The present invention relates to fluid dispensing systems. In particular, the present invention relates to manually-activated fluid dispensing systems. In the following description, we will refer in major part to the preferred embodiment: a massage oil dispensing application wherein the practitioner uses just one hand to both signal demand and receive the product. However, it should be noted that the present invention may be incorporated in other types of equipment where it is desirable to dispense a fluid directly to an operator's hand upon said operator's demand input.

The present fluid dispensing system may be used in conjunction with a manual massage procedure where its function is to deliver a controllable volume of fluid, typically oil or lotion, on demand. The present fluid dispensing system delivers the fluid directly into the hand of the practitioner to facilitate immediate subsequent application to the target of the massage procedure, which is typically a human being, hereafter referred to as “client”.

A typical manual massage procedure involves manipulation of the client's anatomy by the practitioner. During some types of manipulations, it is desirable to apply a quantity of massage oil or lotion to the skin so as to allow the practitioner's hands to glide over the skin with reduced friction.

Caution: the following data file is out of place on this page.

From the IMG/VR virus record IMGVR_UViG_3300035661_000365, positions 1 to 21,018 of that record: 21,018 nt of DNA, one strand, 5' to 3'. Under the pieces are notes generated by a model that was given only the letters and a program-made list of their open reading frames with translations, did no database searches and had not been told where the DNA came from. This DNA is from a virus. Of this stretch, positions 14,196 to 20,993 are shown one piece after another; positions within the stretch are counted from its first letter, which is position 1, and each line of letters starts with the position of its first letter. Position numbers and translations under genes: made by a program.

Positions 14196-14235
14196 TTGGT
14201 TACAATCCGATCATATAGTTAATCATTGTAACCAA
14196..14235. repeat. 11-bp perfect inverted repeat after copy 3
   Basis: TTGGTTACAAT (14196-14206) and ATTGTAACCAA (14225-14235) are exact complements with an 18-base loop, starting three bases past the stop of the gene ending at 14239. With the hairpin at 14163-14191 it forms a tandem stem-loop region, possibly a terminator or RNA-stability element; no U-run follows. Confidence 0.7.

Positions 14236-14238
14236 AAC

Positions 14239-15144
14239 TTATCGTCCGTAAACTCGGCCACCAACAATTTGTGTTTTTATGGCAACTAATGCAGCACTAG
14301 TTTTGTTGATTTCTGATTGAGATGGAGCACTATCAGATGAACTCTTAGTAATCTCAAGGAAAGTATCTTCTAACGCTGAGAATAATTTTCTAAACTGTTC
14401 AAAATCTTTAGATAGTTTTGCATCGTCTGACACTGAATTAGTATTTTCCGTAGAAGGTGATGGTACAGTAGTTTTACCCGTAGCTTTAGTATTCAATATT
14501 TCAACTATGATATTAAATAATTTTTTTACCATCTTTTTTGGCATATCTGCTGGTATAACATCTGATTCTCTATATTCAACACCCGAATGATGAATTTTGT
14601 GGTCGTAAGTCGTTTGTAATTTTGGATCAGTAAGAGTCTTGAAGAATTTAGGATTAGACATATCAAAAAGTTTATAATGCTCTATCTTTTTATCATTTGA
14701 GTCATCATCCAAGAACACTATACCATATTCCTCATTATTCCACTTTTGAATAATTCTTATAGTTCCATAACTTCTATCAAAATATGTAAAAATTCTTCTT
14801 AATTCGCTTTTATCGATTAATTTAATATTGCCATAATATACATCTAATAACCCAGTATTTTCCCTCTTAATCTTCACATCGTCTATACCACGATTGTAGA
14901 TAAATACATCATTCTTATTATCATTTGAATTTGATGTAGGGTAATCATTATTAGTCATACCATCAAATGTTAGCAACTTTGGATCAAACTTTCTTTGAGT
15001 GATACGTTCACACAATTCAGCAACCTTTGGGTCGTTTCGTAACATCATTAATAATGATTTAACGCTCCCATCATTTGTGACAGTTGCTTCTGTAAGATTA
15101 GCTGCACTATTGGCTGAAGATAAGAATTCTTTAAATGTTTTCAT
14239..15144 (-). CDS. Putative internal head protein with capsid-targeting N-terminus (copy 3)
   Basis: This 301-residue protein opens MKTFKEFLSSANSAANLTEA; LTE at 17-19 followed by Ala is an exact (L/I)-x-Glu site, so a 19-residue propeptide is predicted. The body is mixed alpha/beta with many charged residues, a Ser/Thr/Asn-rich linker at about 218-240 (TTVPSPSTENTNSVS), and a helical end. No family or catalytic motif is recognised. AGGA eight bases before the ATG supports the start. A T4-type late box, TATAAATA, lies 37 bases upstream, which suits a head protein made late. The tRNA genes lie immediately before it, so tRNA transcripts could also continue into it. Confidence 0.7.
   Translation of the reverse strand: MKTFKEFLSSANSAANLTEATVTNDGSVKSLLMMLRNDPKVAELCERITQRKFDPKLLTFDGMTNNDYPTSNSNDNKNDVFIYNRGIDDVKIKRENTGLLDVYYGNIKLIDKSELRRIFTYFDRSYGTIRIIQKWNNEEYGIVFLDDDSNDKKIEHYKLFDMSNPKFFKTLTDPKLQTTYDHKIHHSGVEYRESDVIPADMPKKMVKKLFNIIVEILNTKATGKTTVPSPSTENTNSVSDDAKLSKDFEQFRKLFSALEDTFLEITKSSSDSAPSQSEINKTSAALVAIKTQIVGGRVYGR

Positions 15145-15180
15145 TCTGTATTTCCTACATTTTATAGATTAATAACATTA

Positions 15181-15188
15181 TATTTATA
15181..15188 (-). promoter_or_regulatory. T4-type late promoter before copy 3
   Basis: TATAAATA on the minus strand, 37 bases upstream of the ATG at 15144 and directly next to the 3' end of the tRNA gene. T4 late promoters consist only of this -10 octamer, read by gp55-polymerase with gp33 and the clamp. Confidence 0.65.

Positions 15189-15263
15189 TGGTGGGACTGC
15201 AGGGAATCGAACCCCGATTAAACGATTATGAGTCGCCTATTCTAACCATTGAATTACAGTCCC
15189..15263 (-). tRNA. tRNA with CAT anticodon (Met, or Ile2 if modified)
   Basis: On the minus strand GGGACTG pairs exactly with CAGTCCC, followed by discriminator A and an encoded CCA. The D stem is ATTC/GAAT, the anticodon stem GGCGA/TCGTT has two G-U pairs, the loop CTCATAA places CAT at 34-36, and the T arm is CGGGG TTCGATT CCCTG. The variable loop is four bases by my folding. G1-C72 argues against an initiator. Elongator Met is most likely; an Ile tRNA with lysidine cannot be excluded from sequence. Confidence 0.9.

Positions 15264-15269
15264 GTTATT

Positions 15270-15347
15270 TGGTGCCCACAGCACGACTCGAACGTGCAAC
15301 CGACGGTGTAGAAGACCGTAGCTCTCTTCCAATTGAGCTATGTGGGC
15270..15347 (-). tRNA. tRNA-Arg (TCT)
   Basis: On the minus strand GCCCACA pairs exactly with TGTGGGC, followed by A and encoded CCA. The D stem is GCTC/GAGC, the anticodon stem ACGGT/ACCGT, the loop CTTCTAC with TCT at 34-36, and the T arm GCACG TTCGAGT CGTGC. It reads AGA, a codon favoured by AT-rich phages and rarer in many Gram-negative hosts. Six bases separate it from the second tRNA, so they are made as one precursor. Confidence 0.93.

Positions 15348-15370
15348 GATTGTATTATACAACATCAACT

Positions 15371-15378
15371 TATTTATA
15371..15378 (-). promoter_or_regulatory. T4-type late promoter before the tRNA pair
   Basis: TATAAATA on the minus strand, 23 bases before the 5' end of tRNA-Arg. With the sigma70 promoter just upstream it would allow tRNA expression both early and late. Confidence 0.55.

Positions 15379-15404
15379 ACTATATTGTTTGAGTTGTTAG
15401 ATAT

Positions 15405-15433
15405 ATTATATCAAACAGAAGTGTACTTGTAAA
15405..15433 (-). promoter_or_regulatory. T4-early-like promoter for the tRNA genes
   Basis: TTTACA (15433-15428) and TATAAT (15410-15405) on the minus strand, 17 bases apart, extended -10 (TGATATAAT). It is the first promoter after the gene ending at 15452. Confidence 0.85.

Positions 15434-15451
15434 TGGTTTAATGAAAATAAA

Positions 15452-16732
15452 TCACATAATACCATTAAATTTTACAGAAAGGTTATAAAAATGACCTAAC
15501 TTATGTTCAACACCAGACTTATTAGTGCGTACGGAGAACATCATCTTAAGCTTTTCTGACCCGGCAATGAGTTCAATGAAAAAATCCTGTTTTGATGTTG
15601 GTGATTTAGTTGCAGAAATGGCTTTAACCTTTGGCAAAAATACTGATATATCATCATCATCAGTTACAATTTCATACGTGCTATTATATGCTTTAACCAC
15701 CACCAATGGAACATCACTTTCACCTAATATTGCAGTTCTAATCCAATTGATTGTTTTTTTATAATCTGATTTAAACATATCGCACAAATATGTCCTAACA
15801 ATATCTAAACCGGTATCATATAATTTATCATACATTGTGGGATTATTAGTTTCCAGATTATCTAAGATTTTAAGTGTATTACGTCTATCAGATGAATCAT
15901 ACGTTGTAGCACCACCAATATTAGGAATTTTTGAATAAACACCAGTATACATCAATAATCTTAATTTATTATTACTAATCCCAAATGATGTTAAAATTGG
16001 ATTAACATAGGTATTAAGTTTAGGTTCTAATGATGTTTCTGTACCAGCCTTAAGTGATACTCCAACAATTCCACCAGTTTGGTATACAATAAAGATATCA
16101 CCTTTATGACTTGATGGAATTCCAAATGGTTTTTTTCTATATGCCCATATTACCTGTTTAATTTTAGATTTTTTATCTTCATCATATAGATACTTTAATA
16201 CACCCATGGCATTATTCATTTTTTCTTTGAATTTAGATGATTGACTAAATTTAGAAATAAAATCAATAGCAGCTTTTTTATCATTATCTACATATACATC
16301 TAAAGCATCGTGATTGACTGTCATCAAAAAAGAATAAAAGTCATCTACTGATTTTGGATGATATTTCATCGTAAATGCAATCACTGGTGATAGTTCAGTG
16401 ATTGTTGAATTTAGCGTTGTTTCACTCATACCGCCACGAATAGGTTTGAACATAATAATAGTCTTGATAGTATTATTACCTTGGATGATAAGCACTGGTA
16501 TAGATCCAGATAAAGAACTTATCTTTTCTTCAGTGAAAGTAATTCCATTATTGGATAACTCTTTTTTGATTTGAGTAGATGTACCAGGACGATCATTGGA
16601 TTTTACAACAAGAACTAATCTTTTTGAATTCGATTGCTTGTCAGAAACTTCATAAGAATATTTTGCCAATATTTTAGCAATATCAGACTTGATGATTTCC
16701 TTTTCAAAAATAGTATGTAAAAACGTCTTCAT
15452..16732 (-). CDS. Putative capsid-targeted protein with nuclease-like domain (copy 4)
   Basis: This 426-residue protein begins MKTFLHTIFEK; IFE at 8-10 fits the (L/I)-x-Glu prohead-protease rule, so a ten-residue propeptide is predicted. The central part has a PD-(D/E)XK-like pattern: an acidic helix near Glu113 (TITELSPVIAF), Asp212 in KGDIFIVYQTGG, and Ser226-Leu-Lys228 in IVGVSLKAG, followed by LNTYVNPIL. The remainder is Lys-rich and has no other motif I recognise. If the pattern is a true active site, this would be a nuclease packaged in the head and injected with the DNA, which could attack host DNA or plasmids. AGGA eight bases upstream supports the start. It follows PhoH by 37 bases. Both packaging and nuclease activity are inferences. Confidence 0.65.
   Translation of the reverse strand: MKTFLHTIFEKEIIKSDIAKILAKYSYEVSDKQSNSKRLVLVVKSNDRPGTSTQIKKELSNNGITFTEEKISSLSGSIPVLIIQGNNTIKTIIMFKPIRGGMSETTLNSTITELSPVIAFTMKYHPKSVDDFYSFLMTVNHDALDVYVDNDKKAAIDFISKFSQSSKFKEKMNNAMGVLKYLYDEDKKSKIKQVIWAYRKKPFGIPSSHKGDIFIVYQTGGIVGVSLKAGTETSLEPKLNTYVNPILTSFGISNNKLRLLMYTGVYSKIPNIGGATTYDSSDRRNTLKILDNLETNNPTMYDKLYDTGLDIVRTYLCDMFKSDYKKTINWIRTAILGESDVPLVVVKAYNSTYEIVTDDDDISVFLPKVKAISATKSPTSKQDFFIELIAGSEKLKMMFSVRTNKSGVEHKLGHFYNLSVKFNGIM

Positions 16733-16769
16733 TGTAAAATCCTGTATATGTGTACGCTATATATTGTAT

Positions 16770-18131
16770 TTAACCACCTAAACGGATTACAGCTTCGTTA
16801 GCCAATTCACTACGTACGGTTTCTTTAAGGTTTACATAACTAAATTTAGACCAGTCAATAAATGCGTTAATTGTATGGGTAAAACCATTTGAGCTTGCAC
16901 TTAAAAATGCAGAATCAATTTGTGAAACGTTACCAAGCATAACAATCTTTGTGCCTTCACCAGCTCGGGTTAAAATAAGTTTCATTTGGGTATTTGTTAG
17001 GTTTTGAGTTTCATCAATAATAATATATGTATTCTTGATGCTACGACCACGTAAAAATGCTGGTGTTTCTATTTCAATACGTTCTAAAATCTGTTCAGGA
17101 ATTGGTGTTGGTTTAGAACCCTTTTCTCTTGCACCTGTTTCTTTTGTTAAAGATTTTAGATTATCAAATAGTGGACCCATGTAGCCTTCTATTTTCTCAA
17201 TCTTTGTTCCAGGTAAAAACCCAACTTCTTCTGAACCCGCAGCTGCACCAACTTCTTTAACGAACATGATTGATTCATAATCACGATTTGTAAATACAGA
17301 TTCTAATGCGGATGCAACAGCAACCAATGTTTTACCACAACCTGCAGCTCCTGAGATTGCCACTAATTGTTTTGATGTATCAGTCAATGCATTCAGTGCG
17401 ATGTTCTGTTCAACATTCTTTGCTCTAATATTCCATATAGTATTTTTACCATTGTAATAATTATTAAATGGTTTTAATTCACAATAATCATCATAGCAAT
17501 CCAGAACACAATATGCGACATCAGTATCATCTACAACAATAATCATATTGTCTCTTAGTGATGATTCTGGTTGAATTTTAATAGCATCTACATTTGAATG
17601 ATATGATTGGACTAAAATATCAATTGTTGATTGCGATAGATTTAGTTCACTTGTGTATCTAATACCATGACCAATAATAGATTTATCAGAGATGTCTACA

Prior art reservoir/applicators for massage oil consist of bowls, bottles, plastic squeeze bottles, bottles equipped with push-down pump cap dispensers or spray heads, and other such common containers. See, e.g. U.S. Pat. No. 5,960,998 to Brown, U.S. Pat. No. 6,010,264 to Scuderi et al., and U.S. Pat. No. 6,213,129 B1 to Muldoon, and U.S. Pat. No. 5,941,426 to Nagle et al.

Disadvantages of the prior art reservoir/applicators are manifold: some require two hands to operate, they may be unstable and tip over easily, and they may have been left out of reach of the practitioner. U.S. Pat. No. 5,169,251 to Davis overcomes these limitations by teaching a hand-worn dispenser, essentially a glove that contains a bladder filled with fluid and a system of conduits. One disadvantage of the Davis patent is that human contact with the client is lost by interposing a glove. Another is that the bladder is necessarily relatively small, and therefore holds a limited amount of fluid.